In a conversation lasting one hour, R N Nayak, chairman and managing director, Power Grid Corporation of India Limited (PGCIL), mentions 'Raichur-Sholapur' at least a dozen times. The reason: by constructing the transmission line between these two cities, PGCIL finally synchronised the Southern grid with the rest of the nation and hence achieved its aim of 'one nation-one grid-one frequency'.
It's the company's silver jubilee year and what better way to celebrate than synchronising the nation's grid into one? The state transmission giant has over the past 25 years built the country's power supply network - from the remotest corners to even cross-border interconnection.
"For the Twelfth Plan, our target of capital expenditure is Rs 1 lakh crore, of which capital expenditure of Rs 43,195 crore has already been made in the first two years of the plan period (Rs 23,158 crore in FY 2013-14 and Rs 20,037 crore in FY 2012-13). The current year's budgeted outlay of Rs 20,000 crore is progressing as per the plan. We have the lowest debt-equity ratio in the entire power sector at 71:29," says Nayak.
The company capitalised assets worth Rs 15,904 crore during the year, adding 6,604 Ckm of transmission lines, 17 sub-stations and 41,160 MVA of transformation capacity into the transmission system. Further, 19 new projects with an estimated cost of Rs 8,548 crore were also approved during the year and taken up for implementation.
The cumulative inter-regional power transfer capacity of PGCIL was about 37,950 Mw at the end of March 2014, and this is envisaged to be enhanced to about 72,250 Mw by the end of the Twelfth Plan.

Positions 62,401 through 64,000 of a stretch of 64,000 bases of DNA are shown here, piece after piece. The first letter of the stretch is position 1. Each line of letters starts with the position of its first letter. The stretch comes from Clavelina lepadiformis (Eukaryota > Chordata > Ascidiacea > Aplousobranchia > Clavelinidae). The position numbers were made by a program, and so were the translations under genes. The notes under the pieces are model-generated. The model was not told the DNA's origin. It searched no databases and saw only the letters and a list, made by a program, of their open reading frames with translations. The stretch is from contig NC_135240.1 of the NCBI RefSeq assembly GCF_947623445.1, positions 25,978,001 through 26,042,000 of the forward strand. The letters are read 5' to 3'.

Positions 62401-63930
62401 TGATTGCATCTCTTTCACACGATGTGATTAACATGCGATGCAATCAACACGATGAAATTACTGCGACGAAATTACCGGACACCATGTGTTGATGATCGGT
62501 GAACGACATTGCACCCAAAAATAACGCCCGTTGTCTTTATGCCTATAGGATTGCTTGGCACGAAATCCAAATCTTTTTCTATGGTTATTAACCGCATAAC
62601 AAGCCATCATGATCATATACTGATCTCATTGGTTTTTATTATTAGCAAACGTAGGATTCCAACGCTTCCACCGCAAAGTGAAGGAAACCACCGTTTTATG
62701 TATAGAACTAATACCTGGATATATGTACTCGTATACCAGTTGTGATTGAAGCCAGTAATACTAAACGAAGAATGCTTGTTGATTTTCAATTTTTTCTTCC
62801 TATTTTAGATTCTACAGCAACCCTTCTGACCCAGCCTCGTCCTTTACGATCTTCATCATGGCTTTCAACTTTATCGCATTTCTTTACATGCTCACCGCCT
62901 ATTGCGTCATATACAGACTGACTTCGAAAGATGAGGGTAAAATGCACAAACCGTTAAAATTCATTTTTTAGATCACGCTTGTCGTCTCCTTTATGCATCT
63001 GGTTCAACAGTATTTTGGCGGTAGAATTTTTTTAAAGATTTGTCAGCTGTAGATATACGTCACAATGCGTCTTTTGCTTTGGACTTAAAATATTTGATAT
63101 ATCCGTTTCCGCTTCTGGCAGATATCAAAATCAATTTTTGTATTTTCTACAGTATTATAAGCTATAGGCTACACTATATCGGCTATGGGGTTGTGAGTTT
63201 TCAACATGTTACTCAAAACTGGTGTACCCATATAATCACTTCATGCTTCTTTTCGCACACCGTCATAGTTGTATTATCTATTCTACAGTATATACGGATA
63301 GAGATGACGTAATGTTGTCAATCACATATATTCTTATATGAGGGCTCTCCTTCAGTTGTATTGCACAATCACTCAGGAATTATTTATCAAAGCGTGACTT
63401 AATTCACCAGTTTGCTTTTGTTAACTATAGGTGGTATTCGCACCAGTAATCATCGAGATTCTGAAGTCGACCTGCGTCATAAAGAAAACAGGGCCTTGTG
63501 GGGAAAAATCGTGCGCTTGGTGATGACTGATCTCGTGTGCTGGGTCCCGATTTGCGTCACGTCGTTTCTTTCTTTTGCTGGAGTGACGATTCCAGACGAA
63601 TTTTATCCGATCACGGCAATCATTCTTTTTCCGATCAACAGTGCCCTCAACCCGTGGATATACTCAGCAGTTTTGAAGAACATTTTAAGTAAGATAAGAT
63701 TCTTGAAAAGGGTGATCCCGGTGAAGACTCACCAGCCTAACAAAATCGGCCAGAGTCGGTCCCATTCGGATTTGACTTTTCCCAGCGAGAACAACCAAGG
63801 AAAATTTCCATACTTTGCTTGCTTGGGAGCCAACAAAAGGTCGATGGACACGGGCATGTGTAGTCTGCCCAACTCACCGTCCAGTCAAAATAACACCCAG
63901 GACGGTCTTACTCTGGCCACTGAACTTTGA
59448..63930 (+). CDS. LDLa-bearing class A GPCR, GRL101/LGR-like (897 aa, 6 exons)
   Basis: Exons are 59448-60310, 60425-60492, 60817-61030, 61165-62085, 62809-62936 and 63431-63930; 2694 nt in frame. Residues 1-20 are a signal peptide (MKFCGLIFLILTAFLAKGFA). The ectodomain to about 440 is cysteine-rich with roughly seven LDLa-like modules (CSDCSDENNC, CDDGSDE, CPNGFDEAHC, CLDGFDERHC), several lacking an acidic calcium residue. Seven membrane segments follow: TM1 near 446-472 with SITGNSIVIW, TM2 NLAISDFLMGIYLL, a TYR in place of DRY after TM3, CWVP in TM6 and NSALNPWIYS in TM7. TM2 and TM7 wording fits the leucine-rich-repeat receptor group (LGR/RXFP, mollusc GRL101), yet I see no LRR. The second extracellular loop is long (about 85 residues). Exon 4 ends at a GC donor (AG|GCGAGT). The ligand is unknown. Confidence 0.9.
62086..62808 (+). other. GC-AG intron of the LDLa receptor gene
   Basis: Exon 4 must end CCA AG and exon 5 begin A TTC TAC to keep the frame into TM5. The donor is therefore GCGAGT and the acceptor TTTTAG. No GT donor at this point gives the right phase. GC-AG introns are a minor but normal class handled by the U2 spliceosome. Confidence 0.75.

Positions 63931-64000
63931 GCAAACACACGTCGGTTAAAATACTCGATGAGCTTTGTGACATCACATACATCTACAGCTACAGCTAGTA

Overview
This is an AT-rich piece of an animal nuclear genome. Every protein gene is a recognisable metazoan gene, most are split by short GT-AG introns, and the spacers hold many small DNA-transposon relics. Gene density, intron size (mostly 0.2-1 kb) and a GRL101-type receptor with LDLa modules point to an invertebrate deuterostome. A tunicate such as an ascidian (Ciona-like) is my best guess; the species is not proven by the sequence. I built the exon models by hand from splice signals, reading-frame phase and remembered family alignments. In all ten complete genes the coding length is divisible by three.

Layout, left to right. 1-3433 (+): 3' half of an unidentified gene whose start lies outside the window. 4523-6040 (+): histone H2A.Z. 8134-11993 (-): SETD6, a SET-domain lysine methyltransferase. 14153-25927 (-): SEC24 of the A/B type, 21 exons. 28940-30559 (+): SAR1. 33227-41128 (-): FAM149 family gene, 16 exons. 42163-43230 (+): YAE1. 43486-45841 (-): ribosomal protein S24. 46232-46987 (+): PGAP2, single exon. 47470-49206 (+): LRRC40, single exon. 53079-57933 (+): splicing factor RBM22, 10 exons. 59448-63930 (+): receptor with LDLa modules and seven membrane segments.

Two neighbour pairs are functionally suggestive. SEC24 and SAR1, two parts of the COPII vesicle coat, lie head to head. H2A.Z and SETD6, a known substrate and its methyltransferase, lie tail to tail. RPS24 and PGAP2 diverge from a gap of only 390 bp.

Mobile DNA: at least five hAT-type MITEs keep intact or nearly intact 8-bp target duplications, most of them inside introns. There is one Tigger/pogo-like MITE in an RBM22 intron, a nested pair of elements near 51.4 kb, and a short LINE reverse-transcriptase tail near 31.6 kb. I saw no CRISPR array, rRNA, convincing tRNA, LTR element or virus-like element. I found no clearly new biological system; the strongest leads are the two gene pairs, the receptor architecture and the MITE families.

The Maharatna-status company witnessed an overwhelming response to its second follow-on public offer (FPO) in December 2013. This comprised a fresh share issue of 13 per cent and the Union government's disinvestment of four per cent of the paid-up equity capital. Overall, the issue was oversubscribed by 6.74 times. The holding of the government is currently 57.9 per cent.
Under the Rajiv Gandhi Gram Vidyutikaran Yojana, in FY 2013-14, the company created infrastructure for electrification in 2,388 villages, of which 125 were unelectrified villages. Service connections were provided to about 85,460 below-poverty-line (BPL) households. Cumulatively, until March 2014, infrastructure was created for electrification of 71,042 villages, of which 32,588 were unelectrified villages, and service connections to 36.22 lakh BPL households were provided.
The company now has plans to build cross-border power transmission lines. In 2015-16, it has three major cross-border lines planned, to connect Nepal, Bhutan and Bangladesh with India. The company's next target is renewable energy and transmission reforms. The company is hopeful that the next generation of reforms in the power sector will come in the transmission business, and it is gearing up for this possibility.
"We are looking at ultra modern solutions such as smart grids, smart metering, demand response, power quality management, etc. We are already a pioneer in the 'High Voltage Direct Current' technology in the country. The 'green corridors' project has also been expedited and the first tranche of the line will come up soon," said Nayak.
'Green corridors' is an alternative power transmission network for evacuation of renewable energy. The project report for it was prepared by PGCIL under the chairmanship of Nayak.
"PGCIL has taken the lead initiative and developed a comprehensive master plan for grid integration of renewable generation capacity addition of about 33 Gw envisaged during the Twelfth Five Year Plan through green energy corridors across India," said Nayak.